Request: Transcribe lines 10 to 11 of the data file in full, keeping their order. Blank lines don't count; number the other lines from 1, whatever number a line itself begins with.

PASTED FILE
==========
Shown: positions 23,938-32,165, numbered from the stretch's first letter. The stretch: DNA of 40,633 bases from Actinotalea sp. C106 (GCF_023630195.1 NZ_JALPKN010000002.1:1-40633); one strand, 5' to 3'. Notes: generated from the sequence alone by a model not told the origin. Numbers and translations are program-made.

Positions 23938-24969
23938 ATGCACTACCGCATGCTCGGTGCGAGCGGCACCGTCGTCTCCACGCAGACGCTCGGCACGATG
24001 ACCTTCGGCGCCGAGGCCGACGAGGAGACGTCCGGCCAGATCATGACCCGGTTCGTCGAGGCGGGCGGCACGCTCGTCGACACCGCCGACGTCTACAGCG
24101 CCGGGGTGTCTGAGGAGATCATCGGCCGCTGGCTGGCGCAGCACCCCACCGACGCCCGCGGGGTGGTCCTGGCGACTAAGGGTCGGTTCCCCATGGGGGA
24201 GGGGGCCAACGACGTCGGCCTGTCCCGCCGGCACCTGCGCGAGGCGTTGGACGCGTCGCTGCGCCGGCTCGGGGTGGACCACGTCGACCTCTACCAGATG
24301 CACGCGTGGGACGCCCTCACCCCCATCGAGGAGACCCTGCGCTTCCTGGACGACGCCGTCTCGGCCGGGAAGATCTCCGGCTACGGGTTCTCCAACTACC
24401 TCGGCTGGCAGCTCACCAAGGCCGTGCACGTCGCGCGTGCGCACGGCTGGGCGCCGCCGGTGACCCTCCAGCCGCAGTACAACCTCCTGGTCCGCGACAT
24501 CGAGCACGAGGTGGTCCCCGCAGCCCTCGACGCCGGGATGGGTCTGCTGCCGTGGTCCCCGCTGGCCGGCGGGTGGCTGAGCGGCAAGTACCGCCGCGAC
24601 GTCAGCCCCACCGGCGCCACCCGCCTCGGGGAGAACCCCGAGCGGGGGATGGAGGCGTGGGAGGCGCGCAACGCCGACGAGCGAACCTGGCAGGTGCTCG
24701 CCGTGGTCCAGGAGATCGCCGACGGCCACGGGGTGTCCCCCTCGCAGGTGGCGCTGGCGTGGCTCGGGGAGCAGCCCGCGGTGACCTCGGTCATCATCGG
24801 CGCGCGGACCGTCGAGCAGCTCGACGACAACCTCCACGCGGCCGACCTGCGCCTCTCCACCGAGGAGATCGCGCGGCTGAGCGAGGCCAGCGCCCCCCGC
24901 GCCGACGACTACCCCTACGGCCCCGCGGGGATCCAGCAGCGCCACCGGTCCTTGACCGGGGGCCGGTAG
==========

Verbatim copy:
24601 GTCAGCCCCACCGGCGCCACCCGCCTCGGGGAGAACCCCGAGCGGGGGATGGAGGCGTGGGAGGCGCGCAACGCCGACGAGCGAACCTGGCAGGTGCTCG
24701 CCGTGGTCCAGGAGATCGCCGACGGCCACGGGGTGTCCCCCTCGCAGGTGGCGCTGGCGTGGCTCGGGGAGCAGCCCGCGGTGACCTCGGTCATCATCGG